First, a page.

By Kirk Semple on December 3, 2013
Cesar Vargas seemed to have checked all the right boxes in his quest to become a lawyer in New York State. He made honors at both college and law school in New York City, his home since coming to the United States from Mexico at age 5. He interned with a State Supreme Court judge, a Brooklyn district attorney and a United States congressman. And he passed the state bar exam.
The only obstacle that remained before he could become a certified lawyer was an evaluation of his background and character by a committee appointed by the State Supreme Court.
That committee rated him “stellar.” In the same stroke, however, they also recommended against his certification as a lawyer. The reason: Mr. Vargas is an unauthorized immigrant. The question of whether he should be allowed to practice law, the committee said, was better suited to the courts or the Legislature to decide. The matter, which now rests with the State Supreme Court’s appellate division, has become a test case for whether immigrants in this country illegally can practice law in New York.
“I feel like I’m getting left behind,” Mr. Vargas, 30, said this week of his thwarted bid to become a lawyer. “After sacrificing so much, it’s left me with the sense that all that work was for nothing.”
Increasingly, elected officials and judges across the country have been wrestling with whether immigrants without papers should be allowed to practice law. The trend comes as political discord has bogged down the debate in Congress over an overhaul of immigration law, compelling state governments to address issues of integration and enforcement on their own.
In California, the Legislature, prompted by the case of an unauthorized Mexican immigrant who had applied for admission to the bar, passed a measure that was signed into law in October allowing certain unauthorized immigrants to practice law in that state. The matter is also being weighed by the California Supreme Court. Meanwhile, the Florida Supreme Court, prompted by a case similar to New York’s and California’s, has also been considering the issue.
In New York, the evaluators for the appellate division of the Supreme Court seemed to struggle with the quandary that Mr. Vargas’s pioneering bid posed.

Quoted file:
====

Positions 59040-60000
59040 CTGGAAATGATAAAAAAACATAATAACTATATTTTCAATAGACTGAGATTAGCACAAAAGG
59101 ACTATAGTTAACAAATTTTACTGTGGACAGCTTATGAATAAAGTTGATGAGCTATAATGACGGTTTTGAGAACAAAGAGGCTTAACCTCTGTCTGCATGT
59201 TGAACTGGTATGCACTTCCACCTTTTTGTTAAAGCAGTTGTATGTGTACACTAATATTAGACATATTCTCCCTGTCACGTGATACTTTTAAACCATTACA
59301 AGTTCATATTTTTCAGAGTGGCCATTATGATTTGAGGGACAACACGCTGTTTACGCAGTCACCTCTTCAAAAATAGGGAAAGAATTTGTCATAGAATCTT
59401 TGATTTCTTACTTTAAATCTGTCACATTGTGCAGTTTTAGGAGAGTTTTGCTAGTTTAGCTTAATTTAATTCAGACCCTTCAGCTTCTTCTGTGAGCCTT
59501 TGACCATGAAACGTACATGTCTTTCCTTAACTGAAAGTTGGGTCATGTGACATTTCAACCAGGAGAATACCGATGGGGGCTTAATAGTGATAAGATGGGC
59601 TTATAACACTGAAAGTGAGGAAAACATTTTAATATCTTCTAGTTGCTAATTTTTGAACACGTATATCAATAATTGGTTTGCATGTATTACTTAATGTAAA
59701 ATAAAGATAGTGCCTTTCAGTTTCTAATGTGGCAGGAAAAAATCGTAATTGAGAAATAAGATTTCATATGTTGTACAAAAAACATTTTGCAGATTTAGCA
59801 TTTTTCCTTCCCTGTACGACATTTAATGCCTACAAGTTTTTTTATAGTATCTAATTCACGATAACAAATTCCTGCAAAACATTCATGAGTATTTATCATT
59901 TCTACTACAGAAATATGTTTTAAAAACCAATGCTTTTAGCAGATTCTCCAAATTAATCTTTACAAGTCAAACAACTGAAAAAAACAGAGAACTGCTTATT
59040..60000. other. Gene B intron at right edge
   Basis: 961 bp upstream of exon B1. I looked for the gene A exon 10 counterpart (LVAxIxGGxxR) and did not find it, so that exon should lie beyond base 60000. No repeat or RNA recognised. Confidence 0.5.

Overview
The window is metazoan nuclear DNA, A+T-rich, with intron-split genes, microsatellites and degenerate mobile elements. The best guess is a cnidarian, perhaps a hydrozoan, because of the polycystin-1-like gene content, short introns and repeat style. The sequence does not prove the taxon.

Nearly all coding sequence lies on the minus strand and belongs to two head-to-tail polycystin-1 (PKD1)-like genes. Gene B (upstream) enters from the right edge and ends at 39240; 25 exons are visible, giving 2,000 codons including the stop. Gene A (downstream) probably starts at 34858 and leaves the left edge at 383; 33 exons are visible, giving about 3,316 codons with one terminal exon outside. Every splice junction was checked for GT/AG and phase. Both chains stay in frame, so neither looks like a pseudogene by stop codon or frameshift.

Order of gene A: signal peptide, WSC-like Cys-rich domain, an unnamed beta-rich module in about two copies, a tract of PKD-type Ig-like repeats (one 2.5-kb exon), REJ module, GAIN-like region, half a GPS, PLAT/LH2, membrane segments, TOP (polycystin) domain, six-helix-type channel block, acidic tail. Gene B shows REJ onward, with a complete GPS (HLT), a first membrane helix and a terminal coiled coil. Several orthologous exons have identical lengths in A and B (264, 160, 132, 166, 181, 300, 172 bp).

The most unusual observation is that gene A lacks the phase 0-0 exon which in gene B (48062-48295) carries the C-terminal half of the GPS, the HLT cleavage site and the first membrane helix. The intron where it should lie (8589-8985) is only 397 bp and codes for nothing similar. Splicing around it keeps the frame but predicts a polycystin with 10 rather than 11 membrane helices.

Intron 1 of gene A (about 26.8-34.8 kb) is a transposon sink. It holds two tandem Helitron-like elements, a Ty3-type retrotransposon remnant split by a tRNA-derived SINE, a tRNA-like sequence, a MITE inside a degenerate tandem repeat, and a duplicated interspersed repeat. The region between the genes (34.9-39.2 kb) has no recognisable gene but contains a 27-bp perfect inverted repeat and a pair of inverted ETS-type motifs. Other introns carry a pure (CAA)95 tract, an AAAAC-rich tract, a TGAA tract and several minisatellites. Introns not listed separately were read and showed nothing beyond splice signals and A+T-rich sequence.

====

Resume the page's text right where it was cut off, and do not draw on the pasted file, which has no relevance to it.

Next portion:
“All his life he was told he would not be able to do things because of his status,” they wrote in their report. “We applaud Cesar Adrian Vargas’s devotion to the country he’s lived in for most of his life.” But, they added, “Some matters, such as immigration status, are better left to the decisions of courts or to acts of the Legislature.”
Last week, lawyers for Mr. Vargas, who has in recent years become a national activist for immigration reform, submitted a brief to the appellate division of the New York Supreme Court arguing why he should be allowed to practice law.
State law, he explained, does not appear to make immigration status a criterion for admission. The crux of his argument, he said, is a paragraph in state judiciary law that specifically precludes race, color, creed, national origin or “alienage” — being a foreigner — as grounds for prohibiting admission.
Mr. Vargas also argued that he is currently allowed to work legally under a program, known as deferred action, that provides work authorization to qualified immigrants brought to the country illegally as children.
He said he is heartened by the new law in California though wary about what that state’s Supreme Court might decide on the matter. The California case involves another Mexican immigrant, Sergio C. Garcia, who, like Mr. Vargas, came to the country as a child.
Mr. Garcia, 36, graduated from Cal Northern School of Law in Chico, Calif., and passed the bar exam in 2009. But while the state’s bar examiners recommended his admission to the bar, the matter shifted to the State Supreme Court. Even before the court had ruled, however, the State Legislature passed the bill allowing unauthorized immigrants to practice law. Nonetheless, Mr. Garcia said, the Supreme Court is expected to take up the case again in January.
“It is what it is,” he said, sounding frustrated. “Hopefully thereafter I’ll be allowed to finally win my dream.”
The Florida Supreme Court’s deliberations revolve around the case of José Manuel Godínez Samperio, 27, a Mexican immigrant who was brought to the country when he was 9.
He became an Eagle Scout and his high school’s valedictorian, then went on to graduate from law school at Florida State University and pass the state bar exam in 2011.
“The ultimate fault of all of this is Congress,” said Mr. Godínez Samperio, who currently is authorized to work under the deferred action program. “They have refused to clarify the law and they have refused to pass immigration reform.”
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